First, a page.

Solubility and Drying Agents
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Generally speaking, organic liquids and solids are insoluble in water. This is because organic compounds are not as polar as water. To dissolve, a substance must be able to replace the favorable interactions it has with molecules like itself in the pure state with comparably favorable interactions from the solvent. If the predominant interactions are non-polar and hydrophobic for a given organic compound, the organic molecules will not be able to find complimentary interactions in water which is polar and hydrophilic. Therefore, the organic compound will prefer to stay aggregated and segregated from the water. A good rule of thumb for predicting solubility in water is to assume that any molecule having six or more carbons and 0-1 functional group will be insoluble in water. Molecules having the described structural characteristics have physical properties that reflect the dominance of the hydrophobic hydrocarbon portion of the molecule.
When we predict that an organic compound is insoluble in water, that does not mean that one hundred percent of the compound will be insoluble in water. It means that enough of it will be insoluble so that two liquid layers or a significant precipitate will exist. Like most things, solubility is relative. So really, any time an organic compound comes in contact with water, some small amount of it will dissolve in the water and likewise, some small amount of water will end up in the organic. For an organic solid, the water can usually be removed by simply allowing the solid to air dry at atmospheric or some reduced pressure. Sometimes a low temperature oven can be employed to facilitate drying. The high vapor pressures of most liquids preclude the use of any of the described methods for the removal of water.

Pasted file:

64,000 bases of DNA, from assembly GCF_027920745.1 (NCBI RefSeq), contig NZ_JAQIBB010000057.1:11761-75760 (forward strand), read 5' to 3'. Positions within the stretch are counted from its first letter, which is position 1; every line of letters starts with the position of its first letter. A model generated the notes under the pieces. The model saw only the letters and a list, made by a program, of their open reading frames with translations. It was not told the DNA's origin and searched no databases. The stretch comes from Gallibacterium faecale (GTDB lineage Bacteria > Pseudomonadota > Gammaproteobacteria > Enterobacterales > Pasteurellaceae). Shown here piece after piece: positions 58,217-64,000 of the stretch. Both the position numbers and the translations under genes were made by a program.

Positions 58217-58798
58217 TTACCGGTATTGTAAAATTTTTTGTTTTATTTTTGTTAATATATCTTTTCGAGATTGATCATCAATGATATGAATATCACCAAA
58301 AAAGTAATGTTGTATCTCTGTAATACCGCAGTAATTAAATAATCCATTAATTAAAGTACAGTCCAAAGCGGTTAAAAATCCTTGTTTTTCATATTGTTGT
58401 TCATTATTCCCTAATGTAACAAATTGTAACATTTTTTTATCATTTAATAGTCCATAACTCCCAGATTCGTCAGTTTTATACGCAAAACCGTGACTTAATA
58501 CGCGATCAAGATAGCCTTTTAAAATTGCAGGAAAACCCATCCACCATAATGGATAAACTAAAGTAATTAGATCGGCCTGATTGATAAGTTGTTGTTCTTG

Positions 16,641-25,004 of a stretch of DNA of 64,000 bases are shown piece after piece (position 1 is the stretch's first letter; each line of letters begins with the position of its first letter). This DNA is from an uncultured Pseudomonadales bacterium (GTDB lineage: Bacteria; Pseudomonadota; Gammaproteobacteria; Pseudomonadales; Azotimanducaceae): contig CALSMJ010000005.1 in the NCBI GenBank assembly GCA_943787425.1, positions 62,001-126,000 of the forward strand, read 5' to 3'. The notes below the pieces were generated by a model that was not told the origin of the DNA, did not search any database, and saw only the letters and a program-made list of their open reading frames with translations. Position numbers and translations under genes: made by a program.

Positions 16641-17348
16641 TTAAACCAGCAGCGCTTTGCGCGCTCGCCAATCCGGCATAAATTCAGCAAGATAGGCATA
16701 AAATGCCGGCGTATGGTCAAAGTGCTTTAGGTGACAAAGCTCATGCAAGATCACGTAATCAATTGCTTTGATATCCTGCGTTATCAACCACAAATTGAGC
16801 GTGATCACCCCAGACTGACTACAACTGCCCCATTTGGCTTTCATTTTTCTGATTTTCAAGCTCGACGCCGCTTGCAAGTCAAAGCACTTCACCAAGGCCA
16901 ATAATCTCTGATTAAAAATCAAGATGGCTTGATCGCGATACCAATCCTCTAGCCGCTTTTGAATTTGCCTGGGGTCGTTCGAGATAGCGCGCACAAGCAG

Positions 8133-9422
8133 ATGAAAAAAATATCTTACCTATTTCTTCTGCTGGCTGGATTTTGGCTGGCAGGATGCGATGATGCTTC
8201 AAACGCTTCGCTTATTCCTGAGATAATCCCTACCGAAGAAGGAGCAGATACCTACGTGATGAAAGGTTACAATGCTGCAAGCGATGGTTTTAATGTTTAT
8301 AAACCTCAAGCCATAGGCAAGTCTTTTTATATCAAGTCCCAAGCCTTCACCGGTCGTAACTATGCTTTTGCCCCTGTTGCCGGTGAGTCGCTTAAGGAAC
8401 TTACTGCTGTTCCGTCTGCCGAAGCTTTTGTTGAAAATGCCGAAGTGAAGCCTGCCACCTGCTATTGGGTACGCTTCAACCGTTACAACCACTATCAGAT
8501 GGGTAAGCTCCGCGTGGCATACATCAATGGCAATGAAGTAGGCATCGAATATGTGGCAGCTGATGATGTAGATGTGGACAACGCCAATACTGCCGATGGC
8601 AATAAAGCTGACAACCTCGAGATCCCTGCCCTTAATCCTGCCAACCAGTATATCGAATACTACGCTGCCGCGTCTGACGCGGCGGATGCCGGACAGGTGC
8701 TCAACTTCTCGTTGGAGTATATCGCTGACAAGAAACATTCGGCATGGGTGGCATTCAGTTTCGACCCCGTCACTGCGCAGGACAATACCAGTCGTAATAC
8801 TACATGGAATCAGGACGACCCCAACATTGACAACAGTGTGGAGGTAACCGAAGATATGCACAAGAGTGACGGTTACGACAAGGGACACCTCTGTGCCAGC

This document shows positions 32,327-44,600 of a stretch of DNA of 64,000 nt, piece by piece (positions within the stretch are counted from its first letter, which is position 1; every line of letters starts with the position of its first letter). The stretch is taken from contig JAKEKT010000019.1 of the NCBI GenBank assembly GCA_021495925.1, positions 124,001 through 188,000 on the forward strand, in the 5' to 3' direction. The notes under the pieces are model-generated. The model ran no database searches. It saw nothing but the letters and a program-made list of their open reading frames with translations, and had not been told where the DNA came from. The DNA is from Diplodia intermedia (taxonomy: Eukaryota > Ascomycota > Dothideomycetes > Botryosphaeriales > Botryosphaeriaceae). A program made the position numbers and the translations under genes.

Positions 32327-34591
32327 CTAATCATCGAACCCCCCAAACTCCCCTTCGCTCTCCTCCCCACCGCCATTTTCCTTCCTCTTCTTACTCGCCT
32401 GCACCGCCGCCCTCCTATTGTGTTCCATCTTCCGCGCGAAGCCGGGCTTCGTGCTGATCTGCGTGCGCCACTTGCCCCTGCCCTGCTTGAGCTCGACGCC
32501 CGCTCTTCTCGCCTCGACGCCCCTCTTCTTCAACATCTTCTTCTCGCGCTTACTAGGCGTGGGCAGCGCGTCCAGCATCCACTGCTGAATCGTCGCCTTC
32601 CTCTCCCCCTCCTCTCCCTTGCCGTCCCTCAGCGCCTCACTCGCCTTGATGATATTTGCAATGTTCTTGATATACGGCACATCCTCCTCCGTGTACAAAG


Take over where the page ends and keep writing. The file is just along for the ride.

When an organic liquid has been exposed to water, a drying agent is frequently utilized. A drying agent is typically an insoluble, inorganic salt that hydrates upon exposure to water. Molecules that make hydrates have cavities in their molecular structure that will accommodate a certain number of water molecules. For example, if sodium sulfate (Na2SO4) is exposed to water it will form hydrates having the general formula Na2SO4 . nH2O. Given enough time and enough drying agent, all the water in a contaminated organic layer can be incorporated into the inorganic salt. When the water is absorbed into the inorganic compound, the salt retains its solid state and can be removed by decanting or gravity filtration. The drying agent can be regenerated by heating it to a high temperature.
Listed below are a few drying agents that are commonly used by organic chemists. Organic liquids are considered to be wet if they contain water. Realize that the organic liquid will still be a liquid after it is dried.
Magnesium Sulfate: Magnesium sulfate is a great drying agent. It has a high capacity, is complete in its drying and is rapid. Capacity refers to how much water per gram the drying agent holds and complete means that drying equilibrium favors the hydrate. The only disadvantages to using magnesium sulfate is that it is normally available in a powder form and must be filtered out. More importantly, magnesium is a very strong Lewis acid and as such, is not inert to all functional groups. For example, epoxides are sensitive to magnesium.